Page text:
The term "subject to" indicates that the State's managerial rights are subservient to or governed by the personnel regulations. See Cheever v. Southern N.H. Regional Med. Ctr., 141 N.H. 589, 591, 688 A.2d 565, 567 (1997); see also Terrill v. Barber, 515 S.W.2d 239, 239 (Ky. 1974). "Subject to" the provisions of law and personnel regulations clearly means that the employer's managerial rights are limited by the laws and regulations existing at the time the CBA was created and by any amended or new laws and regulations that are effective at the time the State exercises its managerial rights. See Head v. The University, 86 U.S. 526, 530 (19 Wall. 1873); City of East Chicago v. State, 84 N.E.2d 588, 593 (Ind. 1949). None of the terms of the CBA prohibit the State from changing the "personnel rules" during the life of the agreement. Accordingly, we conclude that the State's support for the adoption of HB-32, to the extent that it altered the personnel rules applicable to classified DHHS employees, did not breach any provision of the CBA.

The union next contends that the board erred in dismissing the union's complaints because the State, as the employer, may not unilaterally impose changes in the terms and conditions of employment without first negotiating on these issues. See RSA 273-A:5, I(e). The union essentially alleges that passage of HB-32 gave the State the right to change the personnel rules with respect to wages, benefits, hours, and terms of employment, including the transfer, reassignment, and reclassification of employees, without entering into negotiations with the union. Although the State concedes that passage of HB-32 suspended an employee's right to request a reallocation or reclassification of a position under the personnel rules, and the right of an employee who is laid off to "bump" a less senior employee, it argues that the union's complaints are not ripe because such alterations did not breach or invalidate any provisions of the CBA. The State emphasizes that the CBA did not secure either of these rights and that until the commissioner "exercises his Chapter 310 [HB-32] powers in a manner which violates the [CBA], the [union's] allegations of breach are not ripe for review." We agree with the State that the union's allegations of breach are not ripe for our review because the commissioner did not exercise his authority in a manner which violated the CBA.

The ripeness doctrine prevents courts "from entangling themselves in abstract disagreements over administrative policies, and . . . protect[s] agencies from judicial interference until an administrative decision has been formalized and its effects felt in a concrete way by the challenging parties." Abbott Laboratories v. Gardner, 387 U.S. 136, 148-49 (1967); see Maine Public Service Co. v. P.U.C., 490 A.2d 1218, 1221 (Me. 1985); Appeal of Tancrede, 135 N.H. 602, 604, 608 A.2d 1308, 1309 (1992). Furthermore, "[r]ipeness relates to the degree to which the defined issues in a case are based on actual facts . . . and are capable of being adjudicated on an adequately developed record." Dept. of Enviro. v. Chemical Waste, 643 N.E.2d 331, 336 (Ind. 1994). Although we decline to adopt a formal test for ripeness at this time, we find persuasive the two-pronged analysis used by other jurisdictions that evaluates the fitness of the issue for judicial determination and the hardship to the parties if the court declines to consider the issue. See, e.g., Abbott Laboratories, 387 U.S. at 149; Maine Public Service Co., 490 A.2d at 1221.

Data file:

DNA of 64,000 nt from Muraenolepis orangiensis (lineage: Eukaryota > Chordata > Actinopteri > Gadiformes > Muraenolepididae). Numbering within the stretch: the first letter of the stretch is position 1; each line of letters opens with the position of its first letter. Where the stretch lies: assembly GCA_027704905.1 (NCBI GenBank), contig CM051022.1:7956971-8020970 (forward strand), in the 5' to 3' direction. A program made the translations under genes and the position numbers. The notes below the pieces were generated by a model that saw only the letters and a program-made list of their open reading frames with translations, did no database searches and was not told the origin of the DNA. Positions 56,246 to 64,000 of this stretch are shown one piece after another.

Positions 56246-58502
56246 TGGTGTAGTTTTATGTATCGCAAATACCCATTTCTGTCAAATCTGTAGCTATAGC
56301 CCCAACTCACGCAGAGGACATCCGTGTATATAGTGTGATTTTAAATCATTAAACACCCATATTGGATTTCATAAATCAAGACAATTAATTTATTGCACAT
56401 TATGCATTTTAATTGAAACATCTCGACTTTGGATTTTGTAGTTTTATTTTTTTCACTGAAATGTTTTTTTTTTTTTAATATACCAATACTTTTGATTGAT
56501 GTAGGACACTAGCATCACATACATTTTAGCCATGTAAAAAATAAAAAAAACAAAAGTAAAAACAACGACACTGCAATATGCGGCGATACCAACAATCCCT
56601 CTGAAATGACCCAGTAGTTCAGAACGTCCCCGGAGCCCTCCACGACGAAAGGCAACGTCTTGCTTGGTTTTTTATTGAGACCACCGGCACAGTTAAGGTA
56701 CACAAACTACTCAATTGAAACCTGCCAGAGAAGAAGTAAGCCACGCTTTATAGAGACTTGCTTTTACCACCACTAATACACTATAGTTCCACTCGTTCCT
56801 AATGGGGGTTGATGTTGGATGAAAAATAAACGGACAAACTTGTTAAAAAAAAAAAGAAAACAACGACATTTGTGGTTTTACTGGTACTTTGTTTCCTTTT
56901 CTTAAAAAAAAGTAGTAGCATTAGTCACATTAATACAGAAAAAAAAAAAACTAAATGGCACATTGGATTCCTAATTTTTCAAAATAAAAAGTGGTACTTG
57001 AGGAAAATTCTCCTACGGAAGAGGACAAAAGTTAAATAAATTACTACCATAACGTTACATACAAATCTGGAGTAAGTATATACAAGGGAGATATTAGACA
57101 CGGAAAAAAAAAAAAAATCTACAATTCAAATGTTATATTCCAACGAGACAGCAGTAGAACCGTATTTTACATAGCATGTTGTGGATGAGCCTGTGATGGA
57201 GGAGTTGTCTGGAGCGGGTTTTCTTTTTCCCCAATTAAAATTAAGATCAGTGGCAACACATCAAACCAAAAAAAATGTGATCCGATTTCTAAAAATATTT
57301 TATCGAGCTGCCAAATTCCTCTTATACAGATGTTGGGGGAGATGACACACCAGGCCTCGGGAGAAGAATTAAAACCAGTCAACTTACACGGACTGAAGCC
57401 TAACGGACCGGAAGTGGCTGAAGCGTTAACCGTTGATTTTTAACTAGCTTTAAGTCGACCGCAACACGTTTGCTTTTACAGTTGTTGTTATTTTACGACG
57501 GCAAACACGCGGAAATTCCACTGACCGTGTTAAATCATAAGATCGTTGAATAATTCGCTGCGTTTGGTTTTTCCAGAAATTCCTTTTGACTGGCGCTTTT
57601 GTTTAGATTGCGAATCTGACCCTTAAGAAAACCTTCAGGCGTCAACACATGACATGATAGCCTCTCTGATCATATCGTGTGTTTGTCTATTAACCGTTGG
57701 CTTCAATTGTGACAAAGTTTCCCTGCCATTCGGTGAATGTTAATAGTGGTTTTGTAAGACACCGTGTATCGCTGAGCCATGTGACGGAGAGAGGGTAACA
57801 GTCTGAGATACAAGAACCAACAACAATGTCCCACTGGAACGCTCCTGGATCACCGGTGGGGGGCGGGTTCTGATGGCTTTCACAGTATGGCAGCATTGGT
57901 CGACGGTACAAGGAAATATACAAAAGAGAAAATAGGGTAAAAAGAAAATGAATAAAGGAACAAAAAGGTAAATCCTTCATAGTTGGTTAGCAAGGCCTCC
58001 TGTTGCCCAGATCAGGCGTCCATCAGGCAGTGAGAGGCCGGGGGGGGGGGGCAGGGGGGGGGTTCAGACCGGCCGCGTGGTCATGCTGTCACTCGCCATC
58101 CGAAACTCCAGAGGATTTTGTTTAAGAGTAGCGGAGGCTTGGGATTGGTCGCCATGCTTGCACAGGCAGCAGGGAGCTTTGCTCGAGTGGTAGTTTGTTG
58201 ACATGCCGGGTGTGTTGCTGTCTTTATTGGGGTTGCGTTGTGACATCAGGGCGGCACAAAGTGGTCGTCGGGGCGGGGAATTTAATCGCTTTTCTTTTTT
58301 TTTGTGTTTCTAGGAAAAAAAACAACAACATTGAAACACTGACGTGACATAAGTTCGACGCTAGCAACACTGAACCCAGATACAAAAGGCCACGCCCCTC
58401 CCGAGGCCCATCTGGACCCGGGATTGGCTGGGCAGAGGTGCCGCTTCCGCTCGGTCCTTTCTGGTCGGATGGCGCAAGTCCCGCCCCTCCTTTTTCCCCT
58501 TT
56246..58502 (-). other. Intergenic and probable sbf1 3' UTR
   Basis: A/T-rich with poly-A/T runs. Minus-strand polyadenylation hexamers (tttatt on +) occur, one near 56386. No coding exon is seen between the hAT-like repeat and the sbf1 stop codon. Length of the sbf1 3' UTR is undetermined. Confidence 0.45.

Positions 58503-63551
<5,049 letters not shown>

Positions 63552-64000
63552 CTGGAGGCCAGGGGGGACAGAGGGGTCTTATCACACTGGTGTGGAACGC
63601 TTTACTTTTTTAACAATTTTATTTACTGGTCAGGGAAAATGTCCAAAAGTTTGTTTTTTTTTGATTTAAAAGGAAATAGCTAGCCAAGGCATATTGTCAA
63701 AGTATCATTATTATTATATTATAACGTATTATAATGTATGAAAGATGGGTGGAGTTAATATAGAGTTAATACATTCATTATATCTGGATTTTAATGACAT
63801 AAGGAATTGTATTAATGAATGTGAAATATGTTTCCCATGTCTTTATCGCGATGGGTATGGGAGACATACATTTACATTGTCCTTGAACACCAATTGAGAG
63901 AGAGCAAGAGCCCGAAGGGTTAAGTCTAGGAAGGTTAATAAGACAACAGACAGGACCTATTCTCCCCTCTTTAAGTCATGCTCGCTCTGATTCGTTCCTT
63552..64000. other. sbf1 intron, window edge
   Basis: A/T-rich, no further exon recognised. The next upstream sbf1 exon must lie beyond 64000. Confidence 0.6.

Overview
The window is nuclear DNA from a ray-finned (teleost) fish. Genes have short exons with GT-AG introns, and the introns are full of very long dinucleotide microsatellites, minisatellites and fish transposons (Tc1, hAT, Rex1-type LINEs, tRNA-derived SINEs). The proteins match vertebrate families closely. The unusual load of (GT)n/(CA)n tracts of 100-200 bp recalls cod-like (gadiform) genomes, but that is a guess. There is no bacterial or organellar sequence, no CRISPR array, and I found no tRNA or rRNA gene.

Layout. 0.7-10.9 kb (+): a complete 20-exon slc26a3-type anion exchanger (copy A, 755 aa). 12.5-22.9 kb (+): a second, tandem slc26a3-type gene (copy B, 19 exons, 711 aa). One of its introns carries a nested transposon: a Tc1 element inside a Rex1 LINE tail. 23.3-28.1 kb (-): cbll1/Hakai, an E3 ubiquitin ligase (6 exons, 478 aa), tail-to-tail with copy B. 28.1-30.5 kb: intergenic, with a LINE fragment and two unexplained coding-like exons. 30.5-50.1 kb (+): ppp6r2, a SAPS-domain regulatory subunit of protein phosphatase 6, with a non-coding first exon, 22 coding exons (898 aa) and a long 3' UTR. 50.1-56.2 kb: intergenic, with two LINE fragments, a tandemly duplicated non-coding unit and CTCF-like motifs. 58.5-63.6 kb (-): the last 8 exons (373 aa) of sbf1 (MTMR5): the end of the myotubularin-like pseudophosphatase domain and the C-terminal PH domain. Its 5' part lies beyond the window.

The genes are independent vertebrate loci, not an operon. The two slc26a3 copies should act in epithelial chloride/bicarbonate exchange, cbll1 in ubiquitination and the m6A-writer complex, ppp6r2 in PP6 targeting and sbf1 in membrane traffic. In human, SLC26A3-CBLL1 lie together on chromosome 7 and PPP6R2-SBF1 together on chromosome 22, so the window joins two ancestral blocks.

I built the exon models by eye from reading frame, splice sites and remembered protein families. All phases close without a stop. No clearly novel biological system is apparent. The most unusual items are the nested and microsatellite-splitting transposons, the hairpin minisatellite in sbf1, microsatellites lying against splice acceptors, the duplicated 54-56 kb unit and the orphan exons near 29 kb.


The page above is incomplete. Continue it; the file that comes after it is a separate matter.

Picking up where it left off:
In this case, the record contains only general allegations that the union was actually harmed by the passage of HB-32. For example, the union merely stated that it felt "that [the union] has been substantially damaged," without offering a detailed explanation or specific example. Although the union filed an ULP complaint, it did not submit evidence of any specific circumstances where the State refused or failed to address an employee's complaint or grievance. Instead, the union's arguments are based on unsubstantiated facts, general allegations of harm, and requests for resolution of potential future claims rather than on actual facts contained in the record. Therefore, we conclude that the union's claims regarding the changes in the terms and conditions of employment allegedly resulting from the passage of HB-32 are not ripe for our review.

Even assuming that the State had a duty under the CBA or statute to bargain the changed terms and conditions of employment once the commissioner acted within the authority conferred by HB-32, see Appeal of Berlin Educ. Ass'n, 125 N.H. 779, 783, 485 A.2d 1038, 1041 (1984), the parties' negotiations from October 1996 until May 1997 rendered the union's argument about the State's refusal to bargain moot. See Appeal of Mascoma Valley Reg. School Dist., 141 N.H. 98, 99, 677 A.2d 679, 680 (1996). Those negotiations addressed issues related to HB-32 and the subject matter of the union's ULP complaints, such as employee "bumping" rights and reclassification, and led to approval of a new collective bargaining agreement that is now in effect. Accordingly, we conclude that the union's argument regarding the State's refusal to negotiate is now moot, and we decline to address it.

We hold that the board's dismissal of the union's ULP complaints was not unlawful, unjust, or unreasonable. We have reviewed the record and find the parties' remaining arguments to be without merit and warranting no further discussion. See, e.g., Vogel v. Vogel, 137 N.H. 321, 322, 627 A.2d 595, 596 (1993).


All concurred.